|Title||Infinite possibility presented by atoms, the basic unit of matter|
|Name||Department of Communications||Registration Date||2017-10-26||Hits||1290|
Infinite possibility presented by atoms, the basic unit of matter
Research Fellow Taeyoung Choi
Remarkable research results, where one bit of digital information can be stored in an individual atom, were published in international journals Nature and Nature Nanotechnology. Future application of this technology may possibly lead to the invention of a storage device with, for example, a USB memory chip capable of storing all movies that have ever made. Dr. Taeyoung Choi was the only Korean researcher who participated in the groundbreaking research as a co-author and the first author.
We heard from Research Fellow Taeyoung Choi (Assistant Professor of Department of Physics at Ewha Womans University) who returned to Korea to join the IBS Center for Quantum Nanoscience after working at IBM Almaden Research Center, which has been at the forefront of miniaturizing memory devices at atomic scale for the last few decades.
Inspired by a picture of the Universe to become a physicist
Dr. Choi revealed that he had a vague dream of becoming a physicist after seeing a picture of the Universe in an encyclopedia when he was a child. He liked science, especially physics, so much so that he always wanted to become a physicist after growing up, all the way from elementary school to high school. After he took a national college entrance exam in 1996, his parents and teacher encouraged him to go to a medical school, citing the difficulties of being a scientist. However, he decided to follow his dream and entered the Department of Physics in Seoul National University. Upon reaching his senior year, worries and uncertainties over what to do after graduation also followed him, just like most college students. He had observed that a few his close friends and classmates had transferred to medical schools. However, he was inspired by newly emerging theories that seek how to solve biological problems using theoretical physics, and continued his study in the field of his childhood dream.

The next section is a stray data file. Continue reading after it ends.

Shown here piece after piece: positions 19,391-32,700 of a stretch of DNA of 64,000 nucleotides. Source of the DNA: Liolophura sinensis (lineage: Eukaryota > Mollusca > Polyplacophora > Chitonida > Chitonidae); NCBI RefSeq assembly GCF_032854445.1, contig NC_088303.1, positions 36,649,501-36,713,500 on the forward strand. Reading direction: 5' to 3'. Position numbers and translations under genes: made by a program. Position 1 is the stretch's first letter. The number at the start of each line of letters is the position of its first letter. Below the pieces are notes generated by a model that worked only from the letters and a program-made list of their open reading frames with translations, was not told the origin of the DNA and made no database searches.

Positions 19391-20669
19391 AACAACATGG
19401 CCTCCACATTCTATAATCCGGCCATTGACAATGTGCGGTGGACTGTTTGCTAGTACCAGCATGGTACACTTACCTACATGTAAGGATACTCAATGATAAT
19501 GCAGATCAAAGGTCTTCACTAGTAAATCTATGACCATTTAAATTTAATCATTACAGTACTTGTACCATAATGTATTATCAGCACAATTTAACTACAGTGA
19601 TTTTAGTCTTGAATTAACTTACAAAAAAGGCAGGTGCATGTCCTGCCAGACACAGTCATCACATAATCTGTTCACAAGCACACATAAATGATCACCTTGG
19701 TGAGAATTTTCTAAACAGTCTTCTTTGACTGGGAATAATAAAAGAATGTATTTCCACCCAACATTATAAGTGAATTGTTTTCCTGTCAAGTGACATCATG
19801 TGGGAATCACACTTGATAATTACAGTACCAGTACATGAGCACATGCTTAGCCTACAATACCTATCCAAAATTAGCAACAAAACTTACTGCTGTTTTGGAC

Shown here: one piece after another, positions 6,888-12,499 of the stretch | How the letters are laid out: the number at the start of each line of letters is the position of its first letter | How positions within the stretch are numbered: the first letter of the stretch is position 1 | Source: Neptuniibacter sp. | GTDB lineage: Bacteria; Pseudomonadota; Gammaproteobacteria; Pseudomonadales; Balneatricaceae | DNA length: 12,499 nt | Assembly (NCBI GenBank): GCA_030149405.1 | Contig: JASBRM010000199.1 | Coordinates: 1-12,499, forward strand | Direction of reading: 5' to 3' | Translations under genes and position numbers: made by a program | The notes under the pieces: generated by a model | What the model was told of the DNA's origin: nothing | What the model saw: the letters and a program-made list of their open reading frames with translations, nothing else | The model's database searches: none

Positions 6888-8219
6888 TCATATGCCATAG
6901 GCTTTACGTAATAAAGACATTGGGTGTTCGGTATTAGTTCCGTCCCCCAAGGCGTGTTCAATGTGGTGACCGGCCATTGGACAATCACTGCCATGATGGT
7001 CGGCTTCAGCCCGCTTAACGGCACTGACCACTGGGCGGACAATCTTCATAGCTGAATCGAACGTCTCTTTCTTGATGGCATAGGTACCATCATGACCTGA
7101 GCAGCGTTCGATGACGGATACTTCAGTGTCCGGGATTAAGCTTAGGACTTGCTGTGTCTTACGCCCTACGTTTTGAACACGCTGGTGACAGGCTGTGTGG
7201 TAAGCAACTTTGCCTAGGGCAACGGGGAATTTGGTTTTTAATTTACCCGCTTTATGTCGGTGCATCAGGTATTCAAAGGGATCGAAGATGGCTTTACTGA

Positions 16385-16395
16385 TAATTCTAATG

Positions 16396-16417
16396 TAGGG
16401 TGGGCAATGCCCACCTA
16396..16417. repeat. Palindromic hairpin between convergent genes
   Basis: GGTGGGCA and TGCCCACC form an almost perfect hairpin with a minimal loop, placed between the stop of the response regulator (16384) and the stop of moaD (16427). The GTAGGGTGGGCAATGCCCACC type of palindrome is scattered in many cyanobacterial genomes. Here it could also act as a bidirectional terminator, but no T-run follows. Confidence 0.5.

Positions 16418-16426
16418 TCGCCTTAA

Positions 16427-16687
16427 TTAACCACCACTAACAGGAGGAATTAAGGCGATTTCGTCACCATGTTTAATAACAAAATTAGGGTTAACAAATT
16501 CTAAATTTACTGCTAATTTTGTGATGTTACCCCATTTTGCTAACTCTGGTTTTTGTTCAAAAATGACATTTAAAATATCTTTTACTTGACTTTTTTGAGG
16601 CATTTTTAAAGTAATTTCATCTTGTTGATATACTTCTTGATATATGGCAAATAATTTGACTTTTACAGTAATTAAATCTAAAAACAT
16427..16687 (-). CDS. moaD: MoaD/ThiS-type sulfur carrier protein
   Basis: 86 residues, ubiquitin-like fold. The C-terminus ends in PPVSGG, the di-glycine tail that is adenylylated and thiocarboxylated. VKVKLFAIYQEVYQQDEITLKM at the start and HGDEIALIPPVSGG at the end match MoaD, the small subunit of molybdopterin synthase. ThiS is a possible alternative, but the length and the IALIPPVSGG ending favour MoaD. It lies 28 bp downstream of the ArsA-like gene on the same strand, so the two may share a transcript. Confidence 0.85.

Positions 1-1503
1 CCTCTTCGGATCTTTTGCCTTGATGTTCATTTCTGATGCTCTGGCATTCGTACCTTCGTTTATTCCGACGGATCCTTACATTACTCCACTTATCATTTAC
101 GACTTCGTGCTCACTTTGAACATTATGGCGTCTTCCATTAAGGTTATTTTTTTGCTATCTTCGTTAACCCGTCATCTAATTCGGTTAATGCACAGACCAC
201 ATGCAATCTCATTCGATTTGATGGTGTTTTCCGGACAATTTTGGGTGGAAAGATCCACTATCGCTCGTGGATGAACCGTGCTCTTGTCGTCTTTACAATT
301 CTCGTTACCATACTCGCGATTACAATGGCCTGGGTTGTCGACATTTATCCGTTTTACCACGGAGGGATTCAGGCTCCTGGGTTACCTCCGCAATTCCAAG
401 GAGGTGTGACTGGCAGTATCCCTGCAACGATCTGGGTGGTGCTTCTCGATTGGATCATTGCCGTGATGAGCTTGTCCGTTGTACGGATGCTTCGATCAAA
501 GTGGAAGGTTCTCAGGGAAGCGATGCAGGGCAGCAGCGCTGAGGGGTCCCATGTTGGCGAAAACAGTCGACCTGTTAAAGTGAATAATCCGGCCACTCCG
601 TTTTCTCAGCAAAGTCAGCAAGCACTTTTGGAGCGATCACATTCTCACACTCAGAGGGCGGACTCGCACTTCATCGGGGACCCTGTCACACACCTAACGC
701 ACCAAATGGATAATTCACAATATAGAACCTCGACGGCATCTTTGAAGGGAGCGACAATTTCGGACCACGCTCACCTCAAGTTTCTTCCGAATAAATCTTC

He decided to study abroad to expand his research in a new environment after serving the national mandatory military service. He got into the Physics Ph. D. program at the Ohio State University in 2004. He carried on his passion and studied biological physics theories using computer programming for six months in the research lab under Professor Ralf Bundschuh, a prominent figure in the field. “Studying biological system was much difficult than I thought. In particular, it was really challenging for me to learn new biological terminologies and complex interaction of the proteins, which made me change my major from biological physics theory to solid-state physics experiments,” he recalls.
Choices made at two career crossroads
Ohio State University has traditionally invested heavily in the field of solid-state physics experiments. Dr. Jay Gupta, who studied nanostructures using STM at IBM Almaden Research Center, joined the Ohio State university as an assistant professor when Dr. Choi was just started the Ph. D. program. He says that the first meeting with Prof. Jay Gupta was a critical moment for his research career to become what it is now. “I wanted to start from the beginning, so I contacted Professor Gupta, who was newly appointed. I started my Ph. D. program over in a completely empty lab. I basically lived in a student machine shop for almost a year and a half without knowing the research details. I handled machining tools such as lathes, milling machines, and drills, which were completely new to me. I learned how to make some of the tools and setup for experiments. I have vivid memories of washing my hands over and over to remove grease and grime at the end of every day.”